While this little game was being played, world conditions were changing. Jayewardene continued to believe the United States was the only important player on the world stage, though later he accepted that regionally we had to accept Indian hegemony. Over the 90’s, it became clear that the rest of the world too wanted at least its dignity if not absolute independence with regard to foreign policy.

It was in such a context that Lakshman Kadirgamar became our Foreign Minister, and tried to introduce an ideological shift into the Ministry. He had much difficulty, given the dependency to which its leading lights had grown accustomed.

But some of those he recruited have justified his hopes of a Sri Lankan as opposed to Western oriented foreign policy, though I will not mention names since the Ministry is still dominated by Hameed’s children, notably Kshenuka Seneviratne and Prasad Kariyawasam. For them, as an Indian commentator noted, the Third World is to be ignored except when a vote is needed.

Kadirgamar understood the need for change not just in the Ministry but with regard to policy, and that is why he paid so much attention to developing relationships with think tanks – especially those in China and India that contribute so much to the professional and innovative approach of officials. He also worked well with Dayan, who was the principal thinker on the Board of the Bandaranaike Centre for International Studies, which Kadirgamar chaired with such commitment.

Kadirgamar did much to raise our stature in the world, but unfortunately he could not do much in his second stint as Foreign Minister for Chandrika, instead, turned to Jayantha Dhanapala – whose anti-Indian approach Kadirgamar deplored.

Fortunately Chandrika’s term was cut short before she could do much damage, but sadly the LTTE killed Kadirgamar before he could have taken the place of Prime Minister and principal policy maker with regard to the world, which would have welcomed the leadership he could have provided.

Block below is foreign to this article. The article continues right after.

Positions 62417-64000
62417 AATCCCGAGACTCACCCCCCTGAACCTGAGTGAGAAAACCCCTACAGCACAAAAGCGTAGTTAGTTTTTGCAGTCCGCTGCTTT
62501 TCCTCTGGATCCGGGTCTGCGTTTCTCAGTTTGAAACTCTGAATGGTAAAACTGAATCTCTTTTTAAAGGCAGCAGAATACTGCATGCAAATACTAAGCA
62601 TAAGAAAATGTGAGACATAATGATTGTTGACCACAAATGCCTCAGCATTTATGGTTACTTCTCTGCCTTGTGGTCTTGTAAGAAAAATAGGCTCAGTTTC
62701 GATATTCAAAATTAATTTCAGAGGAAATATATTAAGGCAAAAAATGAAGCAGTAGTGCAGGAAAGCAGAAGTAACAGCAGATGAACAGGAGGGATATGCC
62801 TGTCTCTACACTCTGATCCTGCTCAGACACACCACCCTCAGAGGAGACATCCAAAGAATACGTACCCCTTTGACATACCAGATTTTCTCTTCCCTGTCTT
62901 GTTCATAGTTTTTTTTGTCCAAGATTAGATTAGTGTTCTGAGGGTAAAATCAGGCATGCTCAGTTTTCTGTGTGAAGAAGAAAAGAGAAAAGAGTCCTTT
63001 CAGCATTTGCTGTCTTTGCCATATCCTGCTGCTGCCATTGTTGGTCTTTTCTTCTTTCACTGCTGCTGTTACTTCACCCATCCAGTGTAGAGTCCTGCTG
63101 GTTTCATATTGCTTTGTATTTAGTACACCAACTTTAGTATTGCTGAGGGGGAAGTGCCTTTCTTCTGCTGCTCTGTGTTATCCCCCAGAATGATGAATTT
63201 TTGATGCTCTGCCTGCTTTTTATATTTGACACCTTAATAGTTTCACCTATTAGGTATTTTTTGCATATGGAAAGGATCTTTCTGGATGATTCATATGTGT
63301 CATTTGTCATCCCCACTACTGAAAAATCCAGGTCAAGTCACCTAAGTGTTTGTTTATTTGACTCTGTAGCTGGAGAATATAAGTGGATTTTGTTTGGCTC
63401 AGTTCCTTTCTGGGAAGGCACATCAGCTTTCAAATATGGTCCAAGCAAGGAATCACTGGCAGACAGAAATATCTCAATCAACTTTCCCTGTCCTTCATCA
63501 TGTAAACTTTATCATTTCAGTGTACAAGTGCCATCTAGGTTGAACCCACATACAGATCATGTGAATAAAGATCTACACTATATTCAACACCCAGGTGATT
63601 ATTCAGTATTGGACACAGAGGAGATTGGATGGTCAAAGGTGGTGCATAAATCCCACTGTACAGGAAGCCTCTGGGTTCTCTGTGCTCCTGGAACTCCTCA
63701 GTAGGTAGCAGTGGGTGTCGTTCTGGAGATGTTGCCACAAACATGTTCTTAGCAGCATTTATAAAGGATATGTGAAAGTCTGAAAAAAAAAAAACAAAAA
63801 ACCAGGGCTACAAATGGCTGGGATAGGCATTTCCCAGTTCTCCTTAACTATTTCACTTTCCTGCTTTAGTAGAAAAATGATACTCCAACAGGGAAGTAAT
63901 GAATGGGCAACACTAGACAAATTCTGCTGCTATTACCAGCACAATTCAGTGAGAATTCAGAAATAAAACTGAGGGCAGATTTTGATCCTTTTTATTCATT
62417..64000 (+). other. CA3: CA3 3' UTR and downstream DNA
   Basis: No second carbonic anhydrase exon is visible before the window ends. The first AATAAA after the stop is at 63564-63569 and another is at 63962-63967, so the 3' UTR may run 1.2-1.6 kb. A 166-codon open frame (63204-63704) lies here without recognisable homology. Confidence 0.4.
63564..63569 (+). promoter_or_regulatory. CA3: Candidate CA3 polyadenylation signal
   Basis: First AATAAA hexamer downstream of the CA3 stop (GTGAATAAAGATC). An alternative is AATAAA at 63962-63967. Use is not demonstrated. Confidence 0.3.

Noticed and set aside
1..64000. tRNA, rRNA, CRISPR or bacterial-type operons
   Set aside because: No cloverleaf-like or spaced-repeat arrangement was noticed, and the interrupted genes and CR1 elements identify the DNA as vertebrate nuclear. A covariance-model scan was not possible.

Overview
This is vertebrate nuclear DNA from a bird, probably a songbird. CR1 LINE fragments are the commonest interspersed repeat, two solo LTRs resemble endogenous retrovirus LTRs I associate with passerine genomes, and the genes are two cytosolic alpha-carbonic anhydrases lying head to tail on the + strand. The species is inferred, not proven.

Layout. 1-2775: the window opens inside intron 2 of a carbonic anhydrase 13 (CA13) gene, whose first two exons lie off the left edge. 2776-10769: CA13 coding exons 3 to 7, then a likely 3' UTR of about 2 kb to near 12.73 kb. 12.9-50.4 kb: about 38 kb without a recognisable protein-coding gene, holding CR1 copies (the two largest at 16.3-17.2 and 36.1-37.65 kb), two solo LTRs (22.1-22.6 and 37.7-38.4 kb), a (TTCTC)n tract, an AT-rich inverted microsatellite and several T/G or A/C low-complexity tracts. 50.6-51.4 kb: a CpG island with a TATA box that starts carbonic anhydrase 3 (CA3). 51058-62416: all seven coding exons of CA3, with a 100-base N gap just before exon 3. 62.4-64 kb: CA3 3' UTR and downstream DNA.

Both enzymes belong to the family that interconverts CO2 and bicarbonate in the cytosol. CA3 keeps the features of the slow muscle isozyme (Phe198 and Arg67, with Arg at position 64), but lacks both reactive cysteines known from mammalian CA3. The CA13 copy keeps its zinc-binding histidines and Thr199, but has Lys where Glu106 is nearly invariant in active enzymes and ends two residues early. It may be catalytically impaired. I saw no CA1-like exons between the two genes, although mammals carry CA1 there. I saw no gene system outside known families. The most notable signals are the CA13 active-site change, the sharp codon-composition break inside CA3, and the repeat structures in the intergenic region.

Thus ended the first renaissance, but the reason I feel he could have achieved wonders was because of what Dayan achieved when he was made Sri Lanka’s Permanent Representative in Geneva. The position is not in itself of great importance on the world stage, but Dayan managed to put together a coalition of likeminded countries that made mincemeat of the effort of the West to dragoon the United Nations Human Rights Council into subservience.

I was witness to the admiration in which he was held, not only by the Indians, Pakistanis, Russians, and Chinese, but also Africans, South Americans, and the Islamic nations led by Egypt and Iran. One of the Africans has noted how they all felt a sense of triumph when we conclusively defeated the efforts of the West to put us in the dock for destroying terrorism on our soil. And the Iranians were keen that we should take on the Chair of the G 17, which saw a chance to assert itself on the world stage.

The response to that initiative, however, shows the strength of the forces ranged against the vision Kadirgamar had embodied and which Dayan was able to advance. Dayan got no response from Mahinda Rajapaksa to the proposal, so he got me to call him, having no trust in the Ministry. The President’s response was that his Foreign Minister – Rohitha Bogollagama – had told him that the group served no purpose, consisting of countries of no importance.

When I pointed out that it included India, Brazil, and South Africa, the President realized that something was wrong. But he told me, when I said his Foreign Minister knew nothing, that he was the Foreign Minister, and I should speak to him. I did, and found Bogollagama both amiable and willing to acknowledge his mistake. He granted he had been misled, and agreed to tell the President to accept the invitation.

Sadly, neither he nor Mahinda Rajapaksa wondered how and why he had been misled. Then, Mahinda Rajapaksa committed the first of the mistakes that contributed to himself in eroding his 2009 triumph. He sacked Dayan from the post of PR in Geneva, and appointed Kshenuka Seneviratne.

Therefore, the G 17 died – so did the coalition Dayan had built up so successfully in Geneva. The bridges built to India, that sustained us during the war, were allowed to collapse. Not only was Mahinda Rajapaksa defeated, we crawled back into subservience to the West, with sensible people like Ravinatha Ariyasinha forbidden to negotiate with regard to the resolution critical of us, the West had put forward.

Now, Maithripala Sirisena has again made Dayan an ambassador. How this might change things will be explored next week.